I think that's an exaggeration, but there's plenty of truth to it.

    I think the real problem with today's governments is that they are too big. If you look at the government of a small town, you'll often find that the people in charge are real experts in their professions. But as they rise up into county politics, state politics and national politics, the selection process changes. At the national level, elections only select for two traits in candidates:
    • 1. They really want power.
    • 2. They really know how to win elections.
    Notice carefully that "they really know how to govern" or "they really have the best interests of their constituents at heart" are not on that short list.

    In a country the size of the United States (or Brazil, India, Russia, Indonesia, Pakistan, etc.), the government has so many levels that by the time a person rises to the top he or she has had to win ten or twenty or thirty elections with increasingly tougher competition. Those "experts in their professions" who won the town council elections are going up against opponents who want the power so badly that they have turned campaigning into a distinct type of business. The campaign industry has its own experts in fundraising, making speeches, posturing for the cameras, grooming the family for public appearances, and making promises with one's fingers crossed behind one's back.

    What are the chances that an "expert in his or her profession"--somebody who actually knows what the people need and has some idea of how to deliver it--is going to beat that system?

    This is one of the many reasons we libertarians promote the idea of smaller government. The people who comprise a smaller government are more in touch with their constituents, and more likely to have desires other than seizing power and skills other than becoming popular.
     
  8. iceaura Valued Senior Member

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    30,989
    No US President, VP, or even very many Congressmen on the US national level, have run any such gauntlet.

    Not only is the election process not nearly that rigorous (in that sense) for high office, but the competition is often not increasingly tough as one goes up the two or three rungs of the real life ladder - at the very highest levels (US Congressman, say) initial blind luck followed by the accrued support of incumbency is a common history of the successful officeholder, and once elected or appointed by, more or less, chance, tough competition is only occasionally faced.

    The smaller the government compared with the size of its constituency, the less accountable it becomes to any one of them.

    The ultimate in small government would be a King or Caesar of some kind, a tribal Chief with no official advisers etc - a one man show - and such are accountable to almost no one, at any geographical or demographic scale to which the word "government" commonly applies.

    One does not limit the power of government by making it "smaller" in any ordinary sense. "Local" may be what you are looking for - but that's not going to manage the Mississippi watershed, or the Grand Banks fisheries, or the Oglalla Aquifer irrigation drain, or the coal mining operations in Appalachia.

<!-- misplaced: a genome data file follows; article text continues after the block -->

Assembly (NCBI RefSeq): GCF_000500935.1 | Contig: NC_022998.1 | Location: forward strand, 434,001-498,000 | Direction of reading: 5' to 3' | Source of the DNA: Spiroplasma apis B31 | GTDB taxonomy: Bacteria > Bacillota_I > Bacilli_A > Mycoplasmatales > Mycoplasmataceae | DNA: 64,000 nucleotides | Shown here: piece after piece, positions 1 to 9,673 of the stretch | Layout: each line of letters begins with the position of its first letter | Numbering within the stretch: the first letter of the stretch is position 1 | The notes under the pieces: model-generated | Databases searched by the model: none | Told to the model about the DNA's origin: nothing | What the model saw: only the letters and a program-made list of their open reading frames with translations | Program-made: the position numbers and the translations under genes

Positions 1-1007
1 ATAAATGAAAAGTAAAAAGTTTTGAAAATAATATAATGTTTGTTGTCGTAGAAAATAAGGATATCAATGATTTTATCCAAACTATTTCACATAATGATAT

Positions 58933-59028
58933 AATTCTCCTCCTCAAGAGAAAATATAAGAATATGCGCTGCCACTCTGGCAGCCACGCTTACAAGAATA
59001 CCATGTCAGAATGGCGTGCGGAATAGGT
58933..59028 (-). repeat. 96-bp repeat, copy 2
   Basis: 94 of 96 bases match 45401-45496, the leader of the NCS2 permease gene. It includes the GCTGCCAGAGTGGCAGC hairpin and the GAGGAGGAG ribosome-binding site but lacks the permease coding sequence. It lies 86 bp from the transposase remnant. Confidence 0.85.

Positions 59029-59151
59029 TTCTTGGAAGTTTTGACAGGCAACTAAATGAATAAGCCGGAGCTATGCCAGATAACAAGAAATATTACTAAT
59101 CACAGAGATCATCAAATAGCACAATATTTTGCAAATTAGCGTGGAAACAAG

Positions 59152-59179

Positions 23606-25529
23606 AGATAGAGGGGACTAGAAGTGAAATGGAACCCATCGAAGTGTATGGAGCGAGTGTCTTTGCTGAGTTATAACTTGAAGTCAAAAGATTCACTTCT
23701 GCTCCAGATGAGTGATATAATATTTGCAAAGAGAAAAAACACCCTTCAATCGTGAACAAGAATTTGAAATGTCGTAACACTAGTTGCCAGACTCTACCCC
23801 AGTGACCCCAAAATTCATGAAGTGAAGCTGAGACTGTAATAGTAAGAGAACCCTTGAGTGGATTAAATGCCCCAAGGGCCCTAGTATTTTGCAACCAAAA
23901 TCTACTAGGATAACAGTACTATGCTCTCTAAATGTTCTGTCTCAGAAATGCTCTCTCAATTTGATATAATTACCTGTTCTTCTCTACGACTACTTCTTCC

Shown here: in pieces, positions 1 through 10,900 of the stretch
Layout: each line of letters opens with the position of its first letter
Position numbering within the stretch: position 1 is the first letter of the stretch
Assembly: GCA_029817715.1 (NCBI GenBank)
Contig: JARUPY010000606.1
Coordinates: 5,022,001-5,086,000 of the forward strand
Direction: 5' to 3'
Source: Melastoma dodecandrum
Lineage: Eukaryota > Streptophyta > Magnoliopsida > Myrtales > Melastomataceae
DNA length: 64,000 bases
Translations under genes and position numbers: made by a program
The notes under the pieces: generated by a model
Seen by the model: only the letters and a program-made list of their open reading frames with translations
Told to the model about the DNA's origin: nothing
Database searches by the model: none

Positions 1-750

The ecologically significant human population - the population that any given landscape supports, on that landscape - has been alternately increasing and decreasing around a mean for most of human history, as your Plague example highlights. The occasional semi-permanent booms here and there (agriculture, new continents) have been rare and fairly short-lived in boom phase. Only recently has a sustained worldwide boom been possible, and the notion that it will curb itself through worldwide accumulation of wealth and voluntary limitation of reproduction is pollyanna.

    The overpopulation people are thirty years out of date not because the population is leveling off, but because they lost the main battle forty years ago and more - we have overpopulated.
     
    Last edited: Apr 12, 2011
  9. chimpkin C'mon, get happy! Registered Senior Member

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    4,416
    I think Fraggle was actually arguing for more local control of those things that can be controlled locally in an effective manner...and to that I say there's a good argument for that.

    Although, as a queer, I may not be able to expect protection from local authorities in many areas of this country. Really.

    So to me more local control's kind of a two-edged sword; in theory it gives me more power over how my government is run, but it also gives any local band of motivated bigots who are supported by general consensus a far better ability to wreck my life and/or run me out of town.
     
  10. 1337spb Registered Member

    Messages:
    21
    So you believe in time then? If time exists Education is good though , especially in poor countries.
     
  11. Fraggle Rocker Staff Member

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    24,690
    You don't even get that now in a lot of places. But you could always move to Hollywood. I was there for ten years (and I'm straight) and found it to be a wonderful place to live. Many of America's big cities have happy gay communities, even places like Houston and Atlanta. Who wants to live in a small town anyway???

    You could also move to Canada. Janis Ian got married in Toronto and said that when perfect strangers found out why they were there they bought them champagne and did all kinds of nice things, just to press the point that Canadians aren't Americans. And she closed that anecdote with, "And then we came home." The club was very quiet for a few moments after that.